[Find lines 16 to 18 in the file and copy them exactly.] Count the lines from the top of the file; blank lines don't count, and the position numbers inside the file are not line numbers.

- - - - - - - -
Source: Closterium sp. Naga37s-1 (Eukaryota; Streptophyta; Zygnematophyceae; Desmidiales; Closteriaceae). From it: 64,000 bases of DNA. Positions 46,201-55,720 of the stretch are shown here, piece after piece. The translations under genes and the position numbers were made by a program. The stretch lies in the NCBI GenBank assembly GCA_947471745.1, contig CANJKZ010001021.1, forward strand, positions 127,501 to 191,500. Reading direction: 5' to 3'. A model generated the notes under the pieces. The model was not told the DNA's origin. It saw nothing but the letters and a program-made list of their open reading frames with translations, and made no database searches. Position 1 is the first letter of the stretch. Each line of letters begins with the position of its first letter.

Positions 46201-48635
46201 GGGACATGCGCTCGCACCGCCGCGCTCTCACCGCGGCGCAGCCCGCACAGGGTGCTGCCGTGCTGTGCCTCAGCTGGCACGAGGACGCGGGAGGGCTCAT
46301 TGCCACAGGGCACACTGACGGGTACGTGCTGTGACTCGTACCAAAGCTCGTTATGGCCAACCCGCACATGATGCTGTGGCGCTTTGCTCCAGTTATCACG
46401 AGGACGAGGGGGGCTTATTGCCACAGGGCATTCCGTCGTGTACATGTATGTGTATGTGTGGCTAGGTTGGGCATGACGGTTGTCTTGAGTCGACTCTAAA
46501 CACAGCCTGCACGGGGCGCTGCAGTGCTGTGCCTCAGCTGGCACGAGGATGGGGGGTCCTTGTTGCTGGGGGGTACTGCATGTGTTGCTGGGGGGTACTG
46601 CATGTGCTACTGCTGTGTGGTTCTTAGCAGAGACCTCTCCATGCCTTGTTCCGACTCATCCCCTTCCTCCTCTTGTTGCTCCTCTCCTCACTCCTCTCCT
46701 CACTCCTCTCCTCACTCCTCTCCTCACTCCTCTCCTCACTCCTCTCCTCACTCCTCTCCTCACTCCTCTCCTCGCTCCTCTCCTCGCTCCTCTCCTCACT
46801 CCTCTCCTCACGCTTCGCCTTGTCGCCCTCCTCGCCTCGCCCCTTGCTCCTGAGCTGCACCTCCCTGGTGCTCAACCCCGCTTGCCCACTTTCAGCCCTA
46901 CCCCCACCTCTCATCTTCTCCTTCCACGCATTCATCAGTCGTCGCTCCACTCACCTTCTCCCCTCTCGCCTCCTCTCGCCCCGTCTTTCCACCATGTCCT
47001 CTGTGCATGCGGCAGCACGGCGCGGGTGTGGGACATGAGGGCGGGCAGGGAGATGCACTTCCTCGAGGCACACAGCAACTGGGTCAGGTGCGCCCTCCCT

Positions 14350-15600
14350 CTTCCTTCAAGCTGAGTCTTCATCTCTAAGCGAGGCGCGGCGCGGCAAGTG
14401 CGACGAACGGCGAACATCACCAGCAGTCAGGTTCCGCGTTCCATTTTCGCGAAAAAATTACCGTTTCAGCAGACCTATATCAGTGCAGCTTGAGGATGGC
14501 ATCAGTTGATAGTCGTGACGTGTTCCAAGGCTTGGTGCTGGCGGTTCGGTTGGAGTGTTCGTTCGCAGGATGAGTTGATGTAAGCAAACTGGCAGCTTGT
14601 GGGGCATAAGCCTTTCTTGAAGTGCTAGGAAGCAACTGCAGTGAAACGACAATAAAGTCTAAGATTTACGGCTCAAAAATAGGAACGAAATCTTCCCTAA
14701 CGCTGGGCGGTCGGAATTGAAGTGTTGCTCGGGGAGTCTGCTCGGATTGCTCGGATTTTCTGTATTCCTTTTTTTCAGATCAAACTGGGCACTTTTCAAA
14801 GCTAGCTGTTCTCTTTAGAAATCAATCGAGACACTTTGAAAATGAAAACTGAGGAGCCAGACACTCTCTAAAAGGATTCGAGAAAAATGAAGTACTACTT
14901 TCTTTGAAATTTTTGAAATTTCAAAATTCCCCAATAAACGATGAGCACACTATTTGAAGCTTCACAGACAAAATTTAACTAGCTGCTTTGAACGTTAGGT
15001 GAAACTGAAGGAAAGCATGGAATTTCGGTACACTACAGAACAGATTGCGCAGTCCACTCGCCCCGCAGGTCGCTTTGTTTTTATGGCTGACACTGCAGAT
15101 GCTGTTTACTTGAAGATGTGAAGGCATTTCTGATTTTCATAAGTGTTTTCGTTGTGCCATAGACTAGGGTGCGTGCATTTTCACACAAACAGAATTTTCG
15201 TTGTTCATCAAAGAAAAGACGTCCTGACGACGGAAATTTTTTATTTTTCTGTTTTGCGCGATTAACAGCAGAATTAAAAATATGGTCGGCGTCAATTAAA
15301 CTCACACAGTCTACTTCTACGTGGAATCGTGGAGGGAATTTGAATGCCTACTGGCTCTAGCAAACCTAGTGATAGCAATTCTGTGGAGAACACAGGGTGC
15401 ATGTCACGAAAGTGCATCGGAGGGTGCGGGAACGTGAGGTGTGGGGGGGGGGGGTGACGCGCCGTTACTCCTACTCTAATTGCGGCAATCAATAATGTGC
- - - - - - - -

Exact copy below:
14601 GGGGCATAAGCCTTTCTTGAAGTGCTAGGAAGCAACTGCAGTGAAACGACAATAAAGTCTAAGATTTACGGCTCAAAAATAGGAACGAAATCTTCCCTAA
14701 CGCTGGGCGGTCGGAATTGAAGTGTTGCTCGGGGAGTCTGCTCGGATTGCTCGGATTTTCTGTATTCCTTTTTTTCAGATCAAACTGGGCACTTTTCAAA
14801 GCTAGCTGTTCTCTTTAGAAATCAATCGAGACACTTTGAAAATGAAAACTGAGGAGCCAGACACTCTCTAAAAGGATTCGAGAAAAATGAAGTACTACTT